By Dan Mulligan | MAY 02, 2022
2:37 Min Read
Coinciding with the explosion of gaming and virtual reality economies, blockchain technology is revolutionizing how we look at digital assets. NFTs are a part of the broader crypto-collectible phenomenon, where unique digital items can be sold and purchased. NFTs are gaining momentum from mainstream media, as well as attracting notable investors such as Michael Novogratz who has publicly stated that he believes digital art will be one of the first big markets for blockchain adoption and growth.
NFTs are in the news a lot lately, suddenly everyone’s talking about them. NFT, short for Non-Fungible Token, is a token that represents ownership of something. The “something” is usually digital art or other collectibles, such as trading cards and (very) short videos. The information doesn’t come with an NFT – they are just numbers stored on the blockchain – but it does prove you possess the original copy of whatever it is (usually a JPG or PNG) that has been authenticated on that blockchain.
In a nutshell, an NFT is a type of digital asset that contains ownership details. What makes them special is that they can be both transferred and easily identified between owners, with an ability to be used as digital representations of real-world assets, like real estate properties or physical artwork.
Since their creation, various frameworks have been developed to facilitate the issuance of NFTs. Some of the most prominent frameworks used to mint NFTs are ERC-115 and ERC-721, which are standard interfaces for NFTs that allow for the implementation of a standard API within smart contracts on the Ethereum network. This type of standardization makes it possible for holders to transfer NFTs easily.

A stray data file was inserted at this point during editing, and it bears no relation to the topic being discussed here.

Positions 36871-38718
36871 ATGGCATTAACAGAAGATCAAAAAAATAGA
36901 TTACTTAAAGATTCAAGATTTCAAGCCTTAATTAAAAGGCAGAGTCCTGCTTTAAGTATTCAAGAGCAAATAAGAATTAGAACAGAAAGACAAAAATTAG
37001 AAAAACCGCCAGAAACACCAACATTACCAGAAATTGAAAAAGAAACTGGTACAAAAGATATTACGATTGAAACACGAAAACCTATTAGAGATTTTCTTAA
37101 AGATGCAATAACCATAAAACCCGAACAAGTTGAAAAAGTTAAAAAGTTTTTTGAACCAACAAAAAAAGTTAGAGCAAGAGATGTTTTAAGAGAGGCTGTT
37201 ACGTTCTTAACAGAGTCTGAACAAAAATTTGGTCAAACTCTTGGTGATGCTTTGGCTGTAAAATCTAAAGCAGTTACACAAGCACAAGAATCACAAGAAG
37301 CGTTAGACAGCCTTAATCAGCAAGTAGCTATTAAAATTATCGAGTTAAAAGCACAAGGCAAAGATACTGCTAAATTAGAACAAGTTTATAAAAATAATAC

With the stunning, high-flying returns that NFTs have delivered to investors in recent months, the euphoria surrounding Non Fungible Tokens may be reaching levels last seen during the crypto boom at the end of 2017. The largest NFT sale took place in mid-2021: Beeple’s “Everydays: The First 5000 Days” closed after 30 minutes of bidding with a final price of $69.3 million. Some other recent signs of euphoria include a trend called derivative projects, in which a team adds no utility to an already existing project, yet sells a similar artwork to already existing community members. This trend tends to drain liquidity from the overall NFT market as investors are essentially gambling, while the team pockets the crypto raised.
Even though there will probably be a few bumps in the road, the NFT market could very well become a force to reckon with. Presently, the market is small. But don’t count it out. It may emerge as big enough (and useful enough) for broad adoption in the near future. Who knows? Maybe before you know it, we’ll all be trading… NFTs.
Hopefully, you now have a better understanding of how non-fungible tokens and blockchain are changing industries across the board. New NFT marketplaces are popping up every day and bringing with them new projects that help support the digital ecosystem. Remember to do your own research before deciding which NFT marketplace and projects to use, but from what we’ve seen thus far, it looks like the future is bright.